Authors: Gallina CMCC, Torresan CMCC, Giannini CMCC, Rizzi CMCC, Gualdi CMCC, Ballucci CMCC, Giorgi ICTP, Critto CMCC, Marcomini CMCC
Until today’s Tunisia, there is little communication between generators of meteorological or climatological data and stakeholders in the tourism sector. However: -A recent survey shows that professionals in the tourism sector are aware of the importance of integrating relevant climate information in their tourism management and development strategies. -Tunisia has expertise in the field of meteorology and climatology which meets the demand of the tourism sector in relevant climate information. The program CLIM RUN has created a framework allowing the introduction of a climate service in the Tunisian tourism sector. It identified the needs of the sector in climate information as well as examined together with specialized services and trained researchers the possibility of responding to these needs. The "GREVACHOT“ research unit based at the University of Tunis and partner of the CLIM RUN program has developed one of the products for which great demand was formulated by tourism stakeholders: this is tourism climate comfort index (tci) at regional and local scales. We present here : - The Tunisian experience in identifying climate information needs of the tourism sector, -- The approach method to the development, study, mapping of ICT and results.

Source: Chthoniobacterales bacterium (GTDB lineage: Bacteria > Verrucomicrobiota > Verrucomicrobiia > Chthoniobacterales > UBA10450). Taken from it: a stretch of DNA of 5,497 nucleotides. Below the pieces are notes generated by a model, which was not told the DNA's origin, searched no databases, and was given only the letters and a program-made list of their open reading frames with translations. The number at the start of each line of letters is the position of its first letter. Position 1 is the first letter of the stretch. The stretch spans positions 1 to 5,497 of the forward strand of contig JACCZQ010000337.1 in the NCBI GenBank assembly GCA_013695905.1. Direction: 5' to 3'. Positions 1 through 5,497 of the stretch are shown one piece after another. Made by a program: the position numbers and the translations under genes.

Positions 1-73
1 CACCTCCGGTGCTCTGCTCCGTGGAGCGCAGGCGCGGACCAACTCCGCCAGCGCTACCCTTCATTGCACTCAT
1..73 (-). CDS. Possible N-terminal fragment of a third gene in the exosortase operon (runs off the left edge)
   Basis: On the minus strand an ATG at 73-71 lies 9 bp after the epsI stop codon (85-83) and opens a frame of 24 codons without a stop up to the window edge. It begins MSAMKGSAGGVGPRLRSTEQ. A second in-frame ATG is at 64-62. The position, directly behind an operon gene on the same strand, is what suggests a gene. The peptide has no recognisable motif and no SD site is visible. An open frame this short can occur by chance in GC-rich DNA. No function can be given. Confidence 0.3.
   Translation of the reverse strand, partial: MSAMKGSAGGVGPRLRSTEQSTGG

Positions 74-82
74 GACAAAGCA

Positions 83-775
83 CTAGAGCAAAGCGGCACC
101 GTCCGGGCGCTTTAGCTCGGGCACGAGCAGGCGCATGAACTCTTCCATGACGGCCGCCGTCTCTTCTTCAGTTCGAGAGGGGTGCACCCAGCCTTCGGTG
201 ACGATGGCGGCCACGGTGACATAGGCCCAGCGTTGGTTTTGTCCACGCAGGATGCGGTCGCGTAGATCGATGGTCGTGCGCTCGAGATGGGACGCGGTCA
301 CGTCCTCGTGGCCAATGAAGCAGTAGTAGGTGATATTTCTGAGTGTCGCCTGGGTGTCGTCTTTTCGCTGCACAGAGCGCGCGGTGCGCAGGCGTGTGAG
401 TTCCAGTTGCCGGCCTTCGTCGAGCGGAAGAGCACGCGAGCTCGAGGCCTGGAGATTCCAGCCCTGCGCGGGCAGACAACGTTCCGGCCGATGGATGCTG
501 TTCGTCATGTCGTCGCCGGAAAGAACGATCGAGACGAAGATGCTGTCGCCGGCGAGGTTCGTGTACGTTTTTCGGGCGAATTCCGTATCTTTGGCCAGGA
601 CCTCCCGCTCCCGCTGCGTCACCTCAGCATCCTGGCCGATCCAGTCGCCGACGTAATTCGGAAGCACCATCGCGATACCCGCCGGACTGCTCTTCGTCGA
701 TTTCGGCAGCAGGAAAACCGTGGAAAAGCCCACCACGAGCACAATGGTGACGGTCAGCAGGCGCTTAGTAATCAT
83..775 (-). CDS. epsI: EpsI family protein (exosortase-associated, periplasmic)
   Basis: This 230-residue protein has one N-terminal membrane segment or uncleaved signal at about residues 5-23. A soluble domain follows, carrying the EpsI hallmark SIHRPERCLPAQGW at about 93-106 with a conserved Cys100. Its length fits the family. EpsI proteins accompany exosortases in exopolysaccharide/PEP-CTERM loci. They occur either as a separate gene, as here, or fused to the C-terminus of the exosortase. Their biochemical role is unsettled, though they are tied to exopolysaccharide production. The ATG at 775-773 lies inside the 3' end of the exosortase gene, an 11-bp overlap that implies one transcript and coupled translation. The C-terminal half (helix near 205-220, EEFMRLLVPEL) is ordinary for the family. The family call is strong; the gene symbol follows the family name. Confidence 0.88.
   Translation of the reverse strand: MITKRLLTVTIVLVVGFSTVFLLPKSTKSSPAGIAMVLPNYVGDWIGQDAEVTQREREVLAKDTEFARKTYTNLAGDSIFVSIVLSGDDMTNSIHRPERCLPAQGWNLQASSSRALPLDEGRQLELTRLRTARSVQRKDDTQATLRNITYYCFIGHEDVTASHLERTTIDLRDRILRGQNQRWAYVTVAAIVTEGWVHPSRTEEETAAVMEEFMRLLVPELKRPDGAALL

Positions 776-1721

Authors: Latifa HENIA, Zouhaier HLAOUI - Université de Tunis, FSHS, UR "GREVACHOT"
EGU 2013 - Climate services for energy production: are regional climate models reliable for future solar power generation scenarios?
Solar radiation data for users
- Energy production and energy efficency
- Agriculture planning
- Urban heat Island
- Surface Energy Budget
Authors: M. Petitta - ENEA, M. Castelli - EURAC, S. Calmanti - ENEA
Wild fire case study objectives
This case study focuses on the analysis of the climate information required in areas where forest fires represent a major hazard through organisation of interaction strategies (mainly workshops) with relevant stakeholders.
Authors: C. Giannakopoulos (NOA, Greece), V. Kotroni (NOA, Greece), K. Lagouvardos ((NOA, Greece), E. Korakaki (WWF, Greece), M. Hatzaki (NOA, Greece), V. Tenentes (NOA, Greece), A. Roussos (NOA, Greece), A. Karali (NOA, Greece), C.M. Goodess (CRU, UK)